The skills learned during the Camp, such as design thinking, creative problem solving, prototyping and testing, will be valuable transferable skills that can be used to advance the dairy industry, as well as other sectors in Somalia.

Such initiatives enable Somali Youth to focus on local solutions, helping them to create jobs and to support economic development.

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DP World says Djibouti incident could hurt Africa investment



DUBAI (Reuters) – Port operator DP World said on Thursday that Djibouti’s decision to seize control of a terminal project could hurt African efforts to attract investment.

The Dubai state-owned port operator is facing twin political challenges in Africa.

Djibouti abruptly ended its contract to run the Doraleh Container Terminal last month and Somalia’s parliament voted this week to ban the company.

DP World has called the Djibouti move illegal and said it had begun proceedings before the London Court of International Arbitration, which last year cleared the company of all charges of misconduct over the concession.

“Africa needs infrastructure investments and if countries can change their law [to take assets then this] is going to basically make it more difficult to attract investment,” Chairman Sultan Ahmed bin Sulayem told a news conference in Dubai.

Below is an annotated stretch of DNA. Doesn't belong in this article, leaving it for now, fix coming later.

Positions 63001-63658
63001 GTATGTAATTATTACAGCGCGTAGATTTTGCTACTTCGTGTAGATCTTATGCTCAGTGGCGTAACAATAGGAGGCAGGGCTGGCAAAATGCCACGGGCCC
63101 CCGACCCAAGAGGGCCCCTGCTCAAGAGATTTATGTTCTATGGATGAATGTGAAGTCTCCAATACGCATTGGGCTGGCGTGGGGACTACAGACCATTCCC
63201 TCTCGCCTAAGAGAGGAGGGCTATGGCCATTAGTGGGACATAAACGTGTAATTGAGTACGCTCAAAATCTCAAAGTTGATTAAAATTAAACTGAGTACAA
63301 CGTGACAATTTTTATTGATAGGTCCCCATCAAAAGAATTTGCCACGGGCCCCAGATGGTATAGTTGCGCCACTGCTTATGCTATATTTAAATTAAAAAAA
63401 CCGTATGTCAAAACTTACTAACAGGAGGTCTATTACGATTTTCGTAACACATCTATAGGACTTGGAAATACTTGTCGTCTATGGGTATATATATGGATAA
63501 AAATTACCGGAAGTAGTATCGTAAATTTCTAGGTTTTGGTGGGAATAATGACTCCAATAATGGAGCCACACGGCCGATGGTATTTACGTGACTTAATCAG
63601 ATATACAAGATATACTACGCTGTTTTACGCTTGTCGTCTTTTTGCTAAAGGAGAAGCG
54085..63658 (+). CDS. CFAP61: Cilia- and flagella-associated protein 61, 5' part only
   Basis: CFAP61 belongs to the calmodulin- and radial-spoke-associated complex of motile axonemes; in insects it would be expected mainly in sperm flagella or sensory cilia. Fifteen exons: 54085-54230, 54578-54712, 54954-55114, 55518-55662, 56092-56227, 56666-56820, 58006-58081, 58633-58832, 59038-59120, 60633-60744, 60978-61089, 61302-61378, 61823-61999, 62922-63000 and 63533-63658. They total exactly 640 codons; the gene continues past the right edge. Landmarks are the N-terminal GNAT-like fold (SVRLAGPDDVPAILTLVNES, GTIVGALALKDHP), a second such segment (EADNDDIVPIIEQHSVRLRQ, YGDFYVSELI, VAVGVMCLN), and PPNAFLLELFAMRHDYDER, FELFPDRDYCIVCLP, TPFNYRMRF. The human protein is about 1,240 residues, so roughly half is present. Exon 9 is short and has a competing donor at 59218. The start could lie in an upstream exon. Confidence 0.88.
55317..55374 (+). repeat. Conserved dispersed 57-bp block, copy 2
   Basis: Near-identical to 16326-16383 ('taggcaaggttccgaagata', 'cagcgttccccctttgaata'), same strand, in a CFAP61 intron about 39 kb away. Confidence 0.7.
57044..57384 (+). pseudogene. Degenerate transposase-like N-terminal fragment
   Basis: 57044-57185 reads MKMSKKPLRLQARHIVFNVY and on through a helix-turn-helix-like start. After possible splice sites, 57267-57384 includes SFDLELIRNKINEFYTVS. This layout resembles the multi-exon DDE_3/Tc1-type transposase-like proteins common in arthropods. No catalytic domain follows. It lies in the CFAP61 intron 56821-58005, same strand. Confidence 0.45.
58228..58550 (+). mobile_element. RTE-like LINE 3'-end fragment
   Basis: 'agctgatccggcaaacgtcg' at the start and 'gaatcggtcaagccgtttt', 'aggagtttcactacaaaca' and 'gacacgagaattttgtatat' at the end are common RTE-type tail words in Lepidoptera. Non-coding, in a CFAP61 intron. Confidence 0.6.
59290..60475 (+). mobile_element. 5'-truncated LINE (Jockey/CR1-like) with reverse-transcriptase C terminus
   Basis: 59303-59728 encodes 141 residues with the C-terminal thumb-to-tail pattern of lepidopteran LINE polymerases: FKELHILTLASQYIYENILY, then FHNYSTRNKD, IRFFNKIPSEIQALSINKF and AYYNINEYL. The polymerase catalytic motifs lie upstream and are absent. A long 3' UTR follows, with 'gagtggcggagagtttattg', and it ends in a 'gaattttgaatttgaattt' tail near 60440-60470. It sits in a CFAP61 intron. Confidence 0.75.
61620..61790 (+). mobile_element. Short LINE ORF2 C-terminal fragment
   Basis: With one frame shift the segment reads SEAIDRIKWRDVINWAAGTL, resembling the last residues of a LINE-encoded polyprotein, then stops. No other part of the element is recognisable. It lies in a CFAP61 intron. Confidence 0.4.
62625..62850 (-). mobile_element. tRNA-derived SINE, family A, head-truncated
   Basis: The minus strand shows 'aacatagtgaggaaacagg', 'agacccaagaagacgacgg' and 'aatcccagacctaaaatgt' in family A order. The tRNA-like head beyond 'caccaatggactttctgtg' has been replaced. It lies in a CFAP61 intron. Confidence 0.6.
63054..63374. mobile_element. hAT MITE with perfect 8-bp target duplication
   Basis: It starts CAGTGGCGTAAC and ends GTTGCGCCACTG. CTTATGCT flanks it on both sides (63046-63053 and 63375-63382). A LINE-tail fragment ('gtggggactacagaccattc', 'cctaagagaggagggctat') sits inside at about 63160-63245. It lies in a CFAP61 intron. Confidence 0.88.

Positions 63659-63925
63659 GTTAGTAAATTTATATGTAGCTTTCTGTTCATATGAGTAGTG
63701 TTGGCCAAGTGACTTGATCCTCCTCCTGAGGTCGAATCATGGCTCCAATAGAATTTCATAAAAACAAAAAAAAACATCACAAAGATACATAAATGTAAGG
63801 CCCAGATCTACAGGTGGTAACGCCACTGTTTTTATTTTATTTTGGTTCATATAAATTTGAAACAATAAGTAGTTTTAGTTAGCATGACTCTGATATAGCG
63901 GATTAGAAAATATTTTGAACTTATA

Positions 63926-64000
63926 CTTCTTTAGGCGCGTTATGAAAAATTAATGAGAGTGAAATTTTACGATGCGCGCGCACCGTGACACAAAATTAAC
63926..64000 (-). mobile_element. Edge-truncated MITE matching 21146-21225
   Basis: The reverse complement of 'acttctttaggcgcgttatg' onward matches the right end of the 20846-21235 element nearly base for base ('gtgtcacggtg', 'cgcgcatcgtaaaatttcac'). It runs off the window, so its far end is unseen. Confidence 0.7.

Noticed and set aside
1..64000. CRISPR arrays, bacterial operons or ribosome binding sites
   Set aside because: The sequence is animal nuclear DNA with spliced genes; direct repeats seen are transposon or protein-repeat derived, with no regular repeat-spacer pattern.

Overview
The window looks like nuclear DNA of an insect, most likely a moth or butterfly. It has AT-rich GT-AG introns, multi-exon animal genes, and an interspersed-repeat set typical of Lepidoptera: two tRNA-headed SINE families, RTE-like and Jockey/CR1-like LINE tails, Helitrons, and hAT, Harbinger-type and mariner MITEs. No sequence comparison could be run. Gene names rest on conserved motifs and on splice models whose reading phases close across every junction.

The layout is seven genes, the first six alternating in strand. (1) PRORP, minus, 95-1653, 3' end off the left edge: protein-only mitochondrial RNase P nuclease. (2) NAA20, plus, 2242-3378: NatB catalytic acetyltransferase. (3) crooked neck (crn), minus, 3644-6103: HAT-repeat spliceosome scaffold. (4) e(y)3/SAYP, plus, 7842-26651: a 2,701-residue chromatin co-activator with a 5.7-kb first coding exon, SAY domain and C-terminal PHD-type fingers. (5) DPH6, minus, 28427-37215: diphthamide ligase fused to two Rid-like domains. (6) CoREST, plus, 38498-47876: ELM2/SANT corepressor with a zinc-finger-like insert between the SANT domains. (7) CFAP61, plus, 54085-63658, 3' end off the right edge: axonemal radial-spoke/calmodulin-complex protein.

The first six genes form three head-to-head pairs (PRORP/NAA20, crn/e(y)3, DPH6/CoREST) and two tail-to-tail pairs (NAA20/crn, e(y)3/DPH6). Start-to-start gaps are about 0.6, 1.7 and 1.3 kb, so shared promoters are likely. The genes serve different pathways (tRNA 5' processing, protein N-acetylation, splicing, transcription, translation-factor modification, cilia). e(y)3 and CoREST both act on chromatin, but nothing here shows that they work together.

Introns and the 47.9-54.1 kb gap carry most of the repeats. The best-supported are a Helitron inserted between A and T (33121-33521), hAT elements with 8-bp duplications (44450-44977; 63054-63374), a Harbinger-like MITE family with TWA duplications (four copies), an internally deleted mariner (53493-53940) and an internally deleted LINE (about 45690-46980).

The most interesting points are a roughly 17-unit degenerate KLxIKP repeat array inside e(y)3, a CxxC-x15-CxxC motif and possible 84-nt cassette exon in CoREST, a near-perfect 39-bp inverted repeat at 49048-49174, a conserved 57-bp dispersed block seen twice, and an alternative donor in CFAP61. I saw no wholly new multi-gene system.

DP World reported 14.9 percent rise in 2017 profit to $1.18 billion profit and said that it would invest $1.4 billion across its global portfolio including in Berbera in Somaliland. [L8N1QX0F2]

It is developing a port in Berbera in partnership with the governments of Somaliland and Ethiopia. It is also developing a greenfield free trade zone in the breakaway region.

Bin Sulayem said he was not concerned by the vote in Somalia’s parliament to ban DP World from the country, which the parliament said nullified their Somaliland contract.

It is unclear how Somalia’s federal government could enforce the ban given Somaliland’s semi-autonomous status.

Europe, the Middle East and Africa accounted for about 42 percent of the cargo DP World handled in 2017.

Reporting by Alexander Cornwell; editing by Jason Neely

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INTERVIEW: Somalia gears towards improving its monetary policies



CGTN — Somalia’s central government imposed a five percent sales tax this month as part of efforts to win billions of dollars in international debt relief. This was followed by protests in Mogadishu’s main market by traders opposed to the tax. CGTN’s Abdulaziz Billow sat down with the country’s minister of finance who shed more light on the country’s monetary policies

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Somalia Tax Argument From Both Sides: Bakara Traders vs The Government



Somalia’s busiest and largest open-air market in Mogadishu has been closed for the past two days.

Business owners in Bakara market are protesting over a five percent tax imposed by the government, in an effort to pay back some of its international debt.